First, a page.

"Which is the most popular fantasy map?" easily becomes, "Which is the most widely read book?" since it is difficult—and unwise!—to have an opinion on something you have not read. Not very surprisingly, many readers had a passion for the maps in The Hobbit and The Lord of the Rings, which they thought very well drawn with a good level of detail. Another popular map was the one in Ursula K. Le Guin's Earthsea cycle, since it is simply so different from many other fantasy maps, rather than being a map which accurately describes the setting of the story. Moreover, the map in Robin Hobb's Farseer trilogy held some popularity because of its simplicity and ease of use. That the map in Robert Jordan's The Wheel of Time managed to get far more criticism than any other was perhaps to be expected, since the series has often topped the best-selling lists during the last decade.
To be fair, I would argue that there are worse maps than Robert Jordan's out there. The combination of the fact that the names are Celtic-inspired—and thus alien to most readers—and the sheer number of names, with no dots to help you to pinpoint their location, makes the map in Katherine Kerr's Deverry something which you do not just go back to and look up a specific detail without either already knowing the map or being ready to spend some time searching for the information you want, something which with dots and less alien names to a lesser degree could also be said of maps like the one in Elizabeth Moon's The Deed of Paksenarrion. I would also be much intrigued if anyone had ever managed to get any help from the map of the underground city of Menzoberranzan in R. A. Salvatore's Homeland, a map with a note which speaks for itself: "Only major stalagmites are shown for clarity."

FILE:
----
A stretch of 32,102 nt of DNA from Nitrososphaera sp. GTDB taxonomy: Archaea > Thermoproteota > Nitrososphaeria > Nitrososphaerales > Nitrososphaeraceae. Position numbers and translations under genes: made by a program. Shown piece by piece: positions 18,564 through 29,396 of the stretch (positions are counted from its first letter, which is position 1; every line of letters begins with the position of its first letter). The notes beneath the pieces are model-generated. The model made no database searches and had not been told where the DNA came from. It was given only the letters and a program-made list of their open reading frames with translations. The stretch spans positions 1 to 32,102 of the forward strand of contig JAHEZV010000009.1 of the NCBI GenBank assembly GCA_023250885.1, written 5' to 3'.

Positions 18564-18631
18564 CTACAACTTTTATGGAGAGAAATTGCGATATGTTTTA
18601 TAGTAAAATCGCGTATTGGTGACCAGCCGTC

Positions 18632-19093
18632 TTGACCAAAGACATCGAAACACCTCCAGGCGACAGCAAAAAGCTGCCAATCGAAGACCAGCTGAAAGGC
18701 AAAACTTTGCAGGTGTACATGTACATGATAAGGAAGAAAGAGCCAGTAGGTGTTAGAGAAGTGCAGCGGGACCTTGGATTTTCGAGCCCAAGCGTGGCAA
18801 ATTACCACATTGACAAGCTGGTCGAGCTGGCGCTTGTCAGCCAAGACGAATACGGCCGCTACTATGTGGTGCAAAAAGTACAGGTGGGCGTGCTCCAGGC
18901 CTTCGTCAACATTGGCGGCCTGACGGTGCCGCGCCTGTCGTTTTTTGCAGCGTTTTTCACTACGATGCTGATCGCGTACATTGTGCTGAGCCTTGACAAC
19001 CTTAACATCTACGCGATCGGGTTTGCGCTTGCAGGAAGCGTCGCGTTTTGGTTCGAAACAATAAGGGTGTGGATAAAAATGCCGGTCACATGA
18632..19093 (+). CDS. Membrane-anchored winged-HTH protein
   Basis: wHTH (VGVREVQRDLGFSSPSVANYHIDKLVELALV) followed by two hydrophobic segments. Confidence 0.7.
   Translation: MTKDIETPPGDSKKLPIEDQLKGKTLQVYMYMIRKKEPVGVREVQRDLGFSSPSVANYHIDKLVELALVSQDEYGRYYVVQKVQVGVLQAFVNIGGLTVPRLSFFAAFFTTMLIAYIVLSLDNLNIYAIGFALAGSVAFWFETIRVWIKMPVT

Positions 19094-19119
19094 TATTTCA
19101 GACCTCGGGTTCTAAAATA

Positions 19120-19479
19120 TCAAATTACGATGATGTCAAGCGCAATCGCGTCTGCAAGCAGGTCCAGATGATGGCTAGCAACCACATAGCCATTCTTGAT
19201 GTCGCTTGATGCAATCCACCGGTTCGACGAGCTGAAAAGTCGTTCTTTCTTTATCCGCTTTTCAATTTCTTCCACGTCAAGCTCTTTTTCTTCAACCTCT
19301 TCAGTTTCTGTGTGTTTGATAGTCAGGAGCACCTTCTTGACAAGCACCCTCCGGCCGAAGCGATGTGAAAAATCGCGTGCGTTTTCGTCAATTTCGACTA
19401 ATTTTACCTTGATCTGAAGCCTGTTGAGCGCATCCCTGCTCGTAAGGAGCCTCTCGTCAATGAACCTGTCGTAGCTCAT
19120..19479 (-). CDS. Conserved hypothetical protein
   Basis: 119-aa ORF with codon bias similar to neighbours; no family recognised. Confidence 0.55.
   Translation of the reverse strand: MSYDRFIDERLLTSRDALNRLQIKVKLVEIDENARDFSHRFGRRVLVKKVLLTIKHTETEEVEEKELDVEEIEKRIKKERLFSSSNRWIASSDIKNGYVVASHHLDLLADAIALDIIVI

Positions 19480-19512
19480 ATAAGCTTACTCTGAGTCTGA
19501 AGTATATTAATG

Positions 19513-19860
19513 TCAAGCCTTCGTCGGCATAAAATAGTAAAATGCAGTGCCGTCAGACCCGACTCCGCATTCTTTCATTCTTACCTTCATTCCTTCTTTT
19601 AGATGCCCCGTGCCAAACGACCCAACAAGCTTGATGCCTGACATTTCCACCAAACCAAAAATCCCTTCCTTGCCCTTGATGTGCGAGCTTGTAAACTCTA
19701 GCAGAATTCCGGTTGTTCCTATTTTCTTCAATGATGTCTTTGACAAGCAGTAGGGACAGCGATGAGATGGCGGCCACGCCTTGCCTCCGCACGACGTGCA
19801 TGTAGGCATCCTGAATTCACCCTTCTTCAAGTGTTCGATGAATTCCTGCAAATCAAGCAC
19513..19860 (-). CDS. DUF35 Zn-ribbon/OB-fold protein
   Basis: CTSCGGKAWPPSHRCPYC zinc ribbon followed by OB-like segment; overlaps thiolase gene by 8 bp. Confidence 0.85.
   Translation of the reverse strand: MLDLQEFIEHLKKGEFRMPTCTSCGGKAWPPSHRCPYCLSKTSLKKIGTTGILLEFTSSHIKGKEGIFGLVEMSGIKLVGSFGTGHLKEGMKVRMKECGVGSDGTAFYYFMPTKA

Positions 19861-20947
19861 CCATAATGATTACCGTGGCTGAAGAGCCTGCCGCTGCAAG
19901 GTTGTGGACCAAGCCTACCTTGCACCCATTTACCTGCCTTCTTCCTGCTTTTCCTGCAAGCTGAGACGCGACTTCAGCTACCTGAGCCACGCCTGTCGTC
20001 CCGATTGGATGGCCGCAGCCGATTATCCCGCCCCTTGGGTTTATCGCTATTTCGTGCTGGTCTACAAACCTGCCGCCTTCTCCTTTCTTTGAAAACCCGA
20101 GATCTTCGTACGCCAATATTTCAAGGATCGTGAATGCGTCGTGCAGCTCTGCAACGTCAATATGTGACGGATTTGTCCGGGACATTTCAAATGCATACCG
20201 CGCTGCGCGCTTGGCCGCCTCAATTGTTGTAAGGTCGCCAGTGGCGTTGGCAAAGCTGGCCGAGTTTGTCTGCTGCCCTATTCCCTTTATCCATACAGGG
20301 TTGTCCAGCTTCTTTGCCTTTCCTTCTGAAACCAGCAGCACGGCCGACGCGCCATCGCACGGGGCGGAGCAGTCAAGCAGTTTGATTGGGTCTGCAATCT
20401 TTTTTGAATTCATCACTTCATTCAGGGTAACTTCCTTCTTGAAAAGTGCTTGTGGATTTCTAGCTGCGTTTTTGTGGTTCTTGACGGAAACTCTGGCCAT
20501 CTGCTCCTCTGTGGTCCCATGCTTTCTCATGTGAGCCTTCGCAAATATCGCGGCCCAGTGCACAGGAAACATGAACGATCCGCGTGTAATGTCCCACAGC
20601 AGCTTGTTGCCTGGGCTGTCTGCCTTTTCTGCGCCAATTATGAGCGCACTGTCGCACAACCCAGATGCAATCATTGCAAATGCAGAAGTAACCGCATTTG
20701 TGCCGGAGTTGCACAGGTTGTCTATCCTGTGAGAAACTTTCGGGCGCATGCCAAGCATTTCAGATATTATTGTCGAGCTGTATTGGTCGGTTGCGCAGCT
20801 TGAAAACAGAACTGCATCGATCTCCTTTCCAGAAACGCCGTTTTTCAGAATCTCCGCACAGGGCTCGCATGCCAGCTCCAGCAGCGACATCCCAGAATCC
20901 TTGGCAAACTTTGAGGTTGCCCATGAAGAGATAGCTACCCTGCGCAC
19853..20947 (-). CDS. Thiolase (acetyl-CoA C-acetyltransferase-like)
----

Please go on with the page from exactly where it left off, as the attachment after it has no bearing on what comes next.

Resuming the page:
Those who didn't like the maps claimed that maps in post-Tolkien fantasy often point to lack of originality, by not having enough initiative to let go of the genre convention, by following the big name of the genre (Tolkien) too slavishly, or simply by not being able to create a story where the text is executed well enough for the reader to follow it without visual aid. A few even stated that since Tolkien was first—which he, in fact, was not—his maps are masterpieces, and no other writer ought to use maps, as they will never be able to reach his level anyway and can do nothing but fail if they try.